euthys de parastas moi Peisandros “andres” ephē “bouleutai, egō ton andra touton endeiknyō hymin siton te eis tous polemious eisagagonta kai kōpeas.” kai to pragma ēdē pan diēgeito hōs epeprakto. en de tō tote ta enantia phronountes dēloi ēsan ēdē hoi epi stratias ontes tois tetrakosiois. kagō — thorybos gar dē toioutos egigneto tōn bouleutōn — [kai] epeidē egignōskon apoloumenos, euthys prospēdō pros tēn hestian kai lambanomai tōn hierōn. hoper moi kai pleistou axion egeneto en tō tote: eis gar tous theous echonta oneidē houtoi me mallon tōn anthrōpōn eoikasi kateleēsai, boulēthentōn te autōn apokteinai me houtoi ēsan hoi diasōsantes. desma te hysteron kai kaka hosa te kai hoia tō sōmati ēneschomēn, makron an eiē moi legein. hou dē kai malist᾽ emauton apōlophyramēn: hostis touto men en hō edokei ho dēmos kakousthai, egō anti toutou kaka eichon, touto de epeidē ephaineto hyp᾽ emou peponthōs, palin au kai dia tout᾽ egō apōllymēn. hōste hodon te kai poron mēdamē eti einai moi eutharsein: hopoi gar trapoimēn, pantothen kakon ti moi ephaineto hetoimazomenon. all᾽ homōs kai ek toutōn toioutōn ontōn apallageis ouk estin ho ti heteron ergon peri pleionos epoioumēn ē tēn polin tautēn agathon ti ergasasthai.

Of course for an unknown script, a transliteration table has to be created.

The next step would probably be to compile some statistics. What could be interesting to know ? What program should I use ?

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And without the Rosetta Stone ? part.1

Posted in Language by ths1104 on 13/11/2010

Is it possible to translate a text written in an unknown language ?

Suppose Greek is an unknown language. You have found an old document with the following script. You want to translate it. What would you do ?

εὐθὺς δὲ παραστάς μοι Πείσανδρος “ἄνδρες” ἔφη “βουλευταί, ἐγὼ τὸν ἄνδρα τοῦτον ἐνδεικνύω ὑμῖν σῖτόν τε εἰς τοὺς πολεμίους εἰσαγαγόντα καὶ κωπέας.” καὶ τὸ πρᾶγμα ἤδη πᾶν διηγεῖτο ὡς ἐπέπρακτο. ἐν δὲ τῶ τότε τὰ ἐναντία φρονοῦντες δῆλοι ἦσαν ἤδη οἱ ἐπὶ στρατιᾶς ὄντες τοῖς τετρακοσίοις. κἀγώ — θόρυβος γὰρ δὴ τοιοῦτος ἐγίγνετο τῶν βουλευτῶν — [καὶ] ἐπειδὴ ἐγίγνωσκον ἀπολούμενος, εὐθὺς προσπηδῶ πρὸς τὴν ἑστίαν καὶ λαμβάνομαι τῶν ἱερῶν. ὅπερ μοι καὶ πλείστου ἄξιον ἐγένετο ἐν τῷ τότε: εἰς γὰρ τοὺς θεοὺς ἔχοντα ὀνείδη οὗτοί με μᾶλλον τῶν ἀνθρώπων ἐοίκασι κατελεῆσαι, βουληθέντων τε αὐτῶν ἀποκτεῖναί με οὗτοι ἦσαν οἱ διασῴσαντες. δεσμά τε ὕστερον καὶ κακὰ ὅσα τε καὶ οἷα τῷ σώματι ἠνεσχόμην, μακρὸν ἂν εἴη μοι λέγειν. οὗ δὴ καὶ μάλιστ᾽ ἐμαυτὸν ἀπωλοφυράμην: ὅστις τοῦτο μὲν ἐν ᾧ ἐδόκει ὁ δῆμος κακοῦσθαι, ἐγὼ ἀντὶ τούτου κακὰ εἶχον, τοῦτο δὲ ἐπειδὴ ἐφαίνετο <εὖ> ὑπ᾽ ἐμοῦ πεπονθώς, πάλιν αὖ καὶ διὰ τοῦτ᾽ ἐγὼ ἀπωλλύμην. ὥστε ὁδόν τε καὶ πόρον μηδαμῇ ἔτι εἶναί μοι εὐθαρσεῖν: ὅποι γὰρ τραποίμην, πάντοθεν κακόν τί μοι ἐφαίνετο ἑτοιμαζόμενον. ἀλλ᾽ ὅμως καὶ ἐκ τούτων τοιούτων ὄντων ἀπαλλαγεὶς οὐκ ἔστιν ὅ τι ἕτερον ἔργον περὶ πλείονος ἐποιούμην ἢ τὴν πόλιν ταύτην ἀγαθόν τι ἐργάσασθαι.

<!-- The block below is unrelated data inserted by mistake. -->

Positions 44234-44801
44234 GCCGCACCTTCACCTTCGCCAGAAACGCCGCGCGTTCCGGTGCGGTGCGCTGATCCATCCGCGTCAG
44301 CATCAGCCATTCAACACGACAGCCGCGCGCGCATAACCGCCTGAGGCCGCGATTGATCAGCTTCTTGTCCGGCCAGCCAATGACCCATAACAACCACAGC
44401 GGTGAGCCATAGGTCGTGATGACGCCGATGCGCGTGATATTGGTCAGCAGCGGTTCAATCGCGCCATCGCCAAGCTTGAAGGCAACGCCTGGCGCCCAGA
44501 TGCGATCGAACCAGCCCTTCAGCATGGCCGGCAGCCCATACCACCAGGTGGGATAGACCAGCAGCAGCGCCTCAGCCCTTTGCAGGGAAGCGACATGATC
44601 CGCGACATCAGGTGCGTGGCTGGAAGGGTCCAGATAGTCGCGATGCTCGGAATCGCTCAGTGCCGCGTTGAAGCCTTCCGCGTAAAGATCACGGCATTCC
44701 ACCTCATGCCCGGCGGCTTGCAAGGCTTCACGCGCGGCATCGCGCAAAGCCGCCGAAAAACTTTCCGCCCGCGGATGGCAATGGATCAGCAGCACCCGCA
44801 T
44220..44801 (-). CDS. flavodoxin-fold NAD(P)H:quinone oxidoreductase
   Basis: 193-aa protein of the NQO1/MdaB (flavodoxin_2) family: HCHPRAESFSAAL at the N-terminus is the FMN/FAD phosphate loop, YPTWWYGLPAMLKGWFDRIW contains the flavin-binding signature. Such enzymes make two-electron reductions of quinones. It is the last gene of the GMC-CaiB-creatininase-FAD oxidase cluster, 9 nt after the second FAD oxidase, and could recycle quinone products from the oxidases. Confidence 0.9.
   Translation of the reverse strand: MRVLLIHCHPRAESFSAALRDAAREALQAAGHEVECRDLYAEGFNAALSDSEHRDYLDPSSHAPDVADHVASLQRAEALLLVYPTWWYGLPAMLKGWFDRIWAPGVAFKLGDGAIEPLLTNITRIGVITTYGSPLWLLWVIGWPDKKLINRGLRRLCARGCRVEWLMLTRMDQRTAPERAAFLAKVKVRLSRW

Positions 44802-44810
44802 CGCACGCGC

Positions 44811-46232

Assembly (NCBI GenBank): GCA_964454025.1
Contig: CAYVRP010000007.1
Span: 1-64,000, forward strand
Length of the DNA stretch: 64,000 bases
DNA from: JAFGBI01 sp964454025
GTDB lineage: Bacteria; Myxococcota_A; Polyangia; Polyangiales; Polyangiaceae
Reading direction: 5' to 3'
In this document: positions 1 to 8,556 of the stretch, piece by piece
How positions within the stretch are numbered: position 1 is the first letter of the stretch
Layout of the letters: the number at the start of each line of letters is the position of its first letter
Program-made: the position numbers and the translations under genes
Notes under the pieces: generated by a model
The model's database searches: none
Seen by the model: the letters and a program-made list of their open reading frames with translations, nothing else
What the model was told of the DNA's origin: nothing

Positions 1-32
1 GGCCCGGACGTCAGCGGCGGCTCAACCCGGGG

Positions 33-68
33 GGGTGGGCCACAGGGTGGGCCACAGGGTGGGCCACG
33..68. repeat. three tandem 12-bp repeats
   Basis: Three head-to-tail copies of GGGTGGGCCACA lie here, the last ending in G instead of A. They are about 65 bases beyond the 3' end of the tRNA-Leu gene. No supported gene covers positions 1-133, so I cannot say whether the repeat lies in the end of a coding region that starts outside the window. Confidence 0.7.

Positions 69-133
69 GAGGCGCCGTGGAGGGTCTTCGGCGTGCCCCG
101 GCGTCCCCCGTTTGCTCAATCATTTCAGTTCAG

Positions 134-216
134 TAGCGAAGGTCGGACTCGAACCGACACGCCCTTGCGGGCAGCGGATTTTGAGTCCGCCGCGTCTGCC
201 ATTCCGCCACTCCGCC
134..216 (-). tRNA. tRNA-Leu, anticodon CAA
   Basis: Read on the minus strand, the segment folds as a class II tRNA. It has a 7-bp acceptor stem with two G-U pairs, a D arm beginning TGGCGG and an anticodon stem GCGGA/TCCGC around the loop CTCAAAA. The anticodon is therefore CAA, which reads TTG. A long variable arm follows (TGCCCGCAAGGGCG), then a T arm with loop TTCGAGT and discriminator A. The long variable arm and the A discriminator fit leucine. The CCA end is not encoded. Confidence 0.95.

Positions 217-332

Some precisions :

  • No Greek dictionary, no Rosetta Stone…
  • Suppose this is the unique document available.
  • As the problem to know whether a script is written with phonetic characters or not is already in itself a difficult issue, to simplify things you can suppose to begin that the text you try to translate is actually written with an alphabet. And that’s why I choose a text in Greek.
  • I choose this text randomly among the collection of texts of the Perseus Digital Library.  A translation is available but please don’t use it. Don’t cheat with Google translate 😉
  • All suggestions are welcome. If you have any idea, whether you have the time to explore it or not, please post it here before.

Edit (Nov 21st, 2010)

It can be argued that even if Greek is an unknown language, some European languages are descended from it. We should then find some graphic analogy between Greek and modern languages. I would probably allow us to translate some words from the original text. But I am not interested in this kind of considerations here because I am searching a general method to translate any unknown language. So let’s say this text has no relation with any known language.

This paragraph is just to remember that I am aware that Greek is inherently close to English, as sentence for example have the same structure in both languages. It will therefore facilitate our analysis. But if the analysis is successful we will try to translate other languages.